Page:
Dr. Leland Beck

 My current research is in the area of Computer Science education. I am interested in finding out more about how students learn key concepts in Computer Science, and in exploring new teaching strategies and curricular approaches to enhance that learning. I am presently working on a five-year project entitled “Cooperative Learning Methods for Java-Based CS1 Courses,” sponsored by the National Science Foundation, to develop and evaluate cooperative learning materials for introductory programming courses. This research is being done in collaboration with Dr. Alexander Chizhik of SDSU’s School of Teacher Education. Our preliminary experiments have shown that many students learn significantly more with the cooperative learning approach. We are now working on an extension of this project, which will evaluate the effectiveness of our cooperative learning approach when it is used by different instructors, with different populations of students, and in different educational environments. In the near future, I hope to apply similar cooperative-learning methods to other courses in the Computer Science curriculum.

Dr. Rob Edwards

My group focuses on the interface between Computer Science and Biology, with something of an emphasis on microbial biology. Microbes are the most important living organisms, responsible for both the bad things that we live with such as infection and disease, as well as the good things like bread and wine. Microbes themselves are affected by viruses, and one aspect of my research is to understand the viruses and how they alter the microbes behavior.

We work closely with biologists, and aid them with their data analysis and discovery. Our friends in biology generate large amounts of DNA sequence data (long strings of letters from a four-letter alphabet), and we write software to unravel the functions encoded by these letters.

The Edwards Bioinformatics Lab has a wide range of diverse interests, from android programming (you may have seen our you tube videos) to data mining from pictures and images. Together, we work at the frontier of applying computational science to biological important questions.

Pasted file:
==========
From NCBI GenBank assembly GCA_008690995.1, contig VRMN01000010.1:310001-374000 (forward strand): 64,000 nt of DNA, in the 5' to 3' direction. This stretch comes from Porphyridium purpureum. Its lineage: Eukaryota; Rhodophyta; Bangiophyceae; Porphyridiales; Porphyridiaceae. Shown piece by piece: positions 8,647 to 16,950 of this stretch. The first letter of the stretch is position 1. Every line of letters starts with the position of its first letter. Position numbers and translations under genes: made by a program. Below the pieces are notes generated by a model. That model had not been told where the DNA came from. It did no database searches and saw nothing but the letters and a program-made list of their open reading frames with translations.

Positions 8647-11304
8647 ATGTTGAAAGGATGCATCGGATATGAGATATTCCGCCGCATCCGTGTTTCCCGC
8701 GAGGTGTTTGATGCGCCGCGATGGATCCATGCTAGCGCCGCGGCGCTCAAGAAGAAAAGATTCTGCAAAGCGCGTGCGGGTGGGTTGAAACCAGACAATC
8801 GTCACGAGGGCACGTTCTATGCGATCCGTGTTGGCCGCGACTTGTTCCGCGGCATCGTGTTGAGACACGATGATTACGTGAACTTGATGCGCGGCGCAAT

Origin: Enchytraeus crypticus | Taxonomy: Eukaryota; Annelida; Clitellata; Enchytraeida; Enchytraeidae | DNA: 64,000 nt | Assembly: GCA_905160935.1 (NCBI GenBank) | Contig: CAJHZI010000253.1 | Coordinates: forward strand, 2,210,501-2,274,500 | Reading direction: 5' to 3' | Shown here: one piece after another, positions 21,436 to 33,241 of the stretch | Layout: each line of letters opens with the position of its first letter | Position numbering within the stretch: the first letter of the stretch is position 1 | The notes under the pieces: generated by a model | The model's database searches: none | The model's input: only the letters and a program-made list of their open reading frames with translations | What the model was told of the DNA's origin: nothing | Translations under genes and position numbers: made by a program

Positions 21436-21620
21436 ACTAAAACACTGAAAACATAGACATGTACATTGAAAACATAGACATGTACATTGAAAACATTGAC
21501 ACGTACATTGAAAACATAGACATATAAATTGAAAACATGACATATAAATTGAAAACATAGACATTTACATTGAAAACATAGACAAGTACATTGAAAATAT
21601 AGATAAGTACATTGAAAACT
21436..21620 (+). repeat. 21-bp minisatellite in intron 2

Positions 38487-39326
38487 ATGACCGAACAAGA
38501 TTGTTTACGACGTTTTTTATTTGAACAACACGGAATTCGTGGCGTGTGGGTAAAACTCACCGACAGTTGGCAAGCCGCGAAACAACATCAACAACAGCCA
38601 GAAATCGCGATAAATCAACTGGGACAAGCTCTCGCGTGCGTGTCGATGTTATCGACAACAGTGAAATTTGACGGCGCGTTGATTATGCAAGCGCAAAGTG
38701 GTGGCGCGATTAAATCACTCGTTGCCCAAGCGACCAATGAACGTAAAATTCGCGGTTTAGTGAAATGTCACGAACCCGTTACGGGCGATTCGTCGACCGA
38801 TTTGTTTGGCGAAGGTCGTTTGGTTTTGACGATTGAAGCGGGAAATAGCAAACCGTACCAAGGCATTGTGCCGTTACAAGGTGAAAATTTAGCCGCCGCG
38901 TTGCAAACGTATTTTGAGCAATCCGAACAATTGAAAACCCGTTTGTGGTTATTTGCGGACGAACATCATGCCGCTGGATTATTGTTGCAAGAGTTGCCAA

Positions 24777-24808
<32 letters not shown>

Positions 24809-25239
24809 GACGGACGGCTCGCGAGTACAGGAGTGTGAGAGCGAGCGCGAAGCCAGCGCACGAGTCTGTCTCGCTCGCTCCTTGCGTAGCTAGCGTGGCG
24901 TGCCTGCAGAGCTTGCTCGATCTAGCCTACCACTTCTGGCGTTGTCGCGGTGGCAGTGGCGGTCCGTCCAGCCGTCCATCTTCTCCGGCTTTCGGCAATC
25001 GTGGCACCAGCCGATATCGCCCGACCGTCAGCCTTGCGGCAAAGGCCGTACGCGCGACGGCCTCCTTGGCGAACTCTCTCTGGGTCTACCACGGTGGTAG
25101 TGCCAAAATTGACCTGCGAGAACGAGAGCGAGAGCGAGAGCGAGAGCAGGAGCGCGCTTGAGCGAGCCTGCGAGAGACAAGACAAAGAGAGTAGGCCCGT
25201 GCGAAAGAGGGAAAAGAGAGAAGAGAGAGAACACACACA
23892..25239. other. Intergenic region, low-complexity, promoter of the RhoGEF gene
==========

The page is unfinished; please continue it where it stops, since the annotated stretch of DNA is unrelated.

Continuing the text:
Dr. Marie Roch

Professor Roch’s lab uses signal processing and machine learning techniques to examine issues related to free ranging animals through the analysis of their sounds recorded in natural environments. We have developed detection, classification, and data management algorithms, permitting us to determine what animals are present and vocalizing as well as information about their distribution and habitat preferences. These methods are used by The US Navy, The National Oceanic and Atmospheric Administration (NOAA), and others for organizing information about marine mammals and can be used to help make science-based public policy decisions. We collaborate closely with researchers at The Scripps Institution of Oceanography, UCSD (Scripps Whale Acoustics Lab, Behavioral Acoustic Ecology Lab, and the Marine Bioacoustics Lab). Further information on our lab’s projects can be found at: overview and publications.

Professor Roch’s research has been funded by The Office of Naval Research, The National Oceanographic Partnership Program, HPWREN, and The US Navy CNO N45/Living Marine Resources Program.

Dr. Mahmoud Tarokh

My area of interest is intelligent robots and systems with emphasis on mobile robots and articulated rovers. Currently I work on several research projects including rover navigation in rough terrain, path planning, robotic person following, and manipulator kinematics. Rover navigation, which has been supported by NASA, involves kinematics modeling and analysis, control strategies and animation of the rover traversing over rugged terrain. In path planning, I apply genetic algorithms and fuzzy logic to find optimal paths for rovers. Robotic person following employs image processing techniques and fuzzy logic control for a rover to follow a person in previously unknown environments, and has application both in space and on earth. SPAWAR Systems Center has provided support for the person following project. I have also devised two novel techniques for the manipulator inverse kinematics problem, one uses genetic algorithms and the other is based on decomposition, classification and approximation techniques. Another project is development and construction of an autonomous agile rover to traverse distances of up to 20 miles over rough terrain autonomously without human intervention. There are many applications for such a rover, such as scientific investigations (e,g. observation and sample collection), planetary explorations, and information gathering in hostile environments. The construction and instrumentation of the rover is well underway, and many challenging problems in such diverse areas as control, vision, pattern recognition and learning, are currently under investigation. I have been awarded a grant to develop a robotic helicopter for imaging and monitoring pollution and habitat restoration at Tijuana Estuary.  You can find more information at my website:  Intelligent Machines and Systems Laboratory